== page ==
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-   -   How are these puzzles solved so fast? (http://www.logic-puzzles.org/forum/showthread.php?t=306)

Anthony33 07-06-2013 02:10 AM

How are these puzzles solved so fast?
 
It seems like the average time taken to solve these logic puzzles comes up at about 10-12 minutes. So how do these puzzles get solved so fast. Usually takes me at least an hour to an hour and a half. So any tips on being a fast solver, like some of you here? Is there something I'm missing?

BillsBayou 07-06-2013 02:25 AM

Your best bet is to begin with the tutorial video:
VIDEO HERE

Second step, click on the "New Game" link at the top of the page. Look at the statistics on the puzzle. You'll want a game with a solve percentage above 70%. Since this site has yet to implement a "Select Difficulty" option, we are left with clicking the "New Game" link repeatedly until you get the statistics you want. Once you're happy with the statistics shown, wait for the "Start" link to appear and you can begin your game.

Hitting the "New Game" link, repeatedly, does not affect your solving statistics. These games do not count as attempted until you "Start" the puzzle.

Every puzzle on this site can be solved logically. That is, you should never have to say "What if I make Tom buy the cheeseburger, and see if that solves the puzzle?"

The video shows a couple of advanced solving techniques. But because I like to play puzzles with a solve rate below 30% and average solve times above 1000seconds, I've run into some real beasts. So look into my past posts to see what techniques I was taught to use by some of the better players here. I tried to document, with pictures, the techniques so others could more easily see how they work.

If you run into a problem, do a screen capture of the puzzle, then post a photo of the puzzle. We'll do our best to show you the next logical step. You have 24 hours to solve a puzzle. Unfortunately, we may not get you a solved puzzle within that time.

The people here are very forgiving with me running into the same roadblock more than once. Meaning, the same solving technique that was used to solve a problem I had on one day, was the technique I was told to you on a later puzzle.

Good luck!

Anachronismatic 08-04-2013 04:20 AM

I've gradually discovered a few time-saving tips:

1. I try to only work in the top quadrants, since that's all you need to submit to complete a puzzle. So no filling in Xs next to Dots unless it's in the top quadrant.

2. I skim quickly for clues that directly allow a Dot in the top quadrant.

3. If the puzzle has a low solve rate, I start at the bottom with the clues.

4. I save "the 5 intrepid teenagers in the Mystery Machine were..." clues for last, as they can often be done very quickly once you know how a couple of them map to the top quadrant.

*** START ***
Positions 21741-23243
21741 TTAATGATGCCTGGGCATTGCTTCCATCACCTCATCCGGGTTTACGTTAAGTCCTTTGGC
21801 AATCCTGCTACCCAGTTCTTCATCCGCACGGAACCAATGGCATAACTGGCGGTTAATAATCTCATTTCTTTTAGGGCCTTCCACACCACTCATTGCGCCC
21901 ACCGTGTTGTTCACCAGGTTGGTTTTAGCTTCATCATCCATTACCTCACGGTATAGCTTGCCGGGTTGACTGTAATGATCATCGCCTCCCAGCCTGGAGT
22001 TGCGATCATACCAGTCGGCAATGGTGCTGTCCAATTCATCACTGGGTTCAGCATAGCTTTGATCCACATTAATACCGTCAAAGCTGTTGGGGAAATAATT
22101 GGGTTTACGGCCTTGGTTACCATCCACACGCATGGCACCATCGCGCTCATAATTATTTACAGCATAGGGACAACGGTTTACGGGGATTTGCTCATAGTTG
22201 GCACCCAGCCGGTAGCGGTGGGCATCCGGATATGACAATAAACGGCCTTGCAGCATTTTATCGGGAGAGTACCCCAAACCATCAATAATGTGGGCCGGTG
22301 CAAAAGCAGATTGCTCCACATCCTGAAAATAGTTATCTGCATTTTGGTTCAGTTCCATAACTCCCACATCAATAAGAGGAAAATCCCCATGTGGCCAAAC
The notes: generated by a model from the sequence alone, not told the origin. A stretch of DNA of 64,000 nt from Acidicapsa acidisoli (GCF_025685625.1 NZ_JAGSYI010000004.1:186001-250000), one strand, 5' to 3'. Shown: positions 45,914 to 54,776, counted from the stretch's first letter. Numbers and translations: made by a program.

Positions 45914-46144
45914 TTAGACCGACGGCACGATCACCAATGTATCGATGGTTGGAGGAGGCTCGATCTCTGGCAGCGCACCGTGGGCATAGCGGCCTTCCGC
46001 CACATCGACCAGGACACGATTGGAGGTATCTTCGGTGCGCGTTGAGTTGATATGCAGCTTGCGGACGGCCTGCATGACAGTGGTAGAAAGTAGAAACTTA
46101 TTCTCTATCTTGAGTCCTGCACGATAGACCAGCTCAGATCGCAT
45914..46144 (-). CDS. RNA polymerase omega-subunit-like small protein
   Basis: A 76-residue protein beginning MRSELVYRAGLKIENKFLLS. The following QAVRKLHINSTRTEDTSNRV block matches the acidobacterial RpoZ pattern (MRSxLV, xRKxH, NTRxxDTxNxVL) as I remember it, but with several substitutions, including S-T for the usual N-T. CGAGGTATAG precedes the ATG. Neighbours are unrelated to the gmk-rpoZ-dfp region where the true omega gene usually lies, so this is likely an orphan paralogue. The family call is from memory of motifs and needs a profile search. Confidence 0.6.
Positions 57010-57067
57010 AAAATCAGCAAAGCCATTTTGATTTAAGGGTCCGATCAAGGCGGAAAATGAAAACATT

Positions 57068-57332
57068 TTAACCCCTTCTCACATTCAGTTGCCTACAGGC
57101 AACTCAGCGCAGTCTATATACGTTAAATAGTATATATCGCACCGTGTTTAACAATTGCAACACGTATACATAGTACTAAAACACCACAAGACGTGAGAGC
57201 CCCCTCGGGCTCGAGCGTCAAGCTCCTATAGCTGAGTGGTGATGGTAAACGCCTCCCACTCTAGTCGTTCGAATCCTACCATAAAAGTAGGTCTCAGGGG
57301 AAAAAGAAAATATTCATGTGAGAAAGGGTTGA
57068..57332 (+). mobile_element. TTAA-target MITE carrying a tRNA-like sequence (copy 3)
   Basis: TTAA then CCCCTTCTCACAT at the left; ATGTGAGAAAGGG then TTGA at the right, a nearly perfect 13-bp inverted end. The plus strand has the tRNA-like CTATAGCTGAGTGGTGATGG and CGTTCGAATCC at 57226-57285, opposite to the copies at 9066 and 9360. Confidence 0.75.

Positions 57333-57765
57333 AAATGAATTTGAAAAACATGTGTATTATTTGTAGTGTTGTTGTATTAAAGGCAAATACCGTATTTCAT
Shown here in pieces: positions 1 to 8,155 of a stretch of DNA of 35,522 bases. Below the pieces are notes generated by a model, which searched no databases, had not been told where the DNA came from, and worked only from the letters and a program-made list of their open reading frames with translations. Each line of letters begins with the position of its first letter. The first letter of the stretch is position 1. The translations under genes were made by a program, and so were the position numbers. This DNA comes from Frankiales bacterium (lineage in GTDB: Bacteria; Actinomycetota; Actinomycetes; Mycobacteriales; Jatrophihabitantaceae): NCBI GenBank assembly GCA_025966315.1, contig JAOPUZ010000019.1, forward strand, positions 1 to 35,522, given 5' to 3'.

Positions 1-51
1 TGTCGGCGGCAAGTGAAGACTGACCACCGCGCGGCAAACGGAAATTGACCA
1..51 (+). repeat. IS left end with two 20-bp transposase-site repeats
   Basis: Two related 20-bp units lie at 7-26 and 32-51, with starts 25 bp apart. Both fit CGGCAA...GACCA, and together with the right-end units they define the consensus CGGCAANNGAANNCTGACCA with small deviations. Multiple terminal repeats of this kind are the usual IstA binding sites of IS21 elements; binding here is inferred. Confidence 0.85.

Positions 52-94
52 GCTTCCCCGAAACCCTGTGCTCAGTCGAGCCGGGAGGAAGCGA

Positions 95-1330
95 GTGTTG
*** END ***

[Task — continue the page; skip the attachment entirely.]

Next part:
5. Never, ever, come back to an unsolved puzzle unless a 100% solve rate means something to you. I managed to screw up my average solving time for May with an 11,000-second-plus time. The clock runs even if you don't.

6. Don't be afraid to try any puzzle. Even if you see something with a 20-minute average solving time (1,200 seconds) and a 10% solve rate, there's often a way to attack it. For those with a really low solve rate, I will violate rule 1 above.

pcuser 08-05-2013 03:03 PM

One thing I have always done is to play the harder puzzles. I didn't start with 10% solve rates. But I did do puzzles with a 50% rate or less and 600+ times. I know it takes time to learn how to solve them. However, when I did figure it out, I was able to do harder puzzles. When I accidentally choose a 4X4, they are very easy. Just my experience....

shriekingviolet 08-06-2013 01:27 PM

It is interesting that you save the "The 5 people were..." for last, because I always do those first. I also try to do all or most of my solving along the top, but those are quick to put the Xs in place, which comes in very handy once you solve one of the dots. :) I like seeing how other people approach things.

Another tip I've discovered for those clues - say you have Danielle, Cola and Newsweek listed as three of the five. As you go, you see that both Danielle and Cola are limited to either the second or third timeslot. That means that Newsweek can be eliminated in the second and third timeslot, which often ends up solving Newsweek at that point. Once I uncovered this little nugget, my solve times on those type of puzzles got much faster.

JulieC 08-09-2013 08:55 PM

I use most of these techniques, though I will come back to the unsolved puzzles because I like my solve rate higher more than my need for speed. ;)

Instead of #3 (from Anachronismatic's list, "start from the bottom"), I do the relationship clues after the skim for dots. These are the "Edna Evitz won 4 years before Lisa Lara" type clues. You must watch, one of the biggest ways I screw up my times is re-doing puzzles where the relationship is say 2 hours apart (say, classes at 9am, 11am, 1pm, 3pm and 5pm), and I tick off 2 sets of boxes rather than 1 when the clue is something like "The algebra class starts 2 hours before the biology class". :o

Laura 08-22-2013 12:41 AM

Some interesting and useful techniques listed in this thread. Like shriekingviolet I always do the "five people are" clues first. I consider it one of the more important clues because it helps to eliminate choices right away and can be dealt with much more quickly with a clear board.

I like JulieC's point also about being careful of the interval. Most of the jumps are of one or two units, but there's a group of puzzles where the interval is three and I can't tell you how many times that's messed me up when I'm not paying attention.

And to Anthony33, when I first started solving on this site my average time was about 30 minutes if I remember correctly. :o It really does improve once you've gotten more experience.


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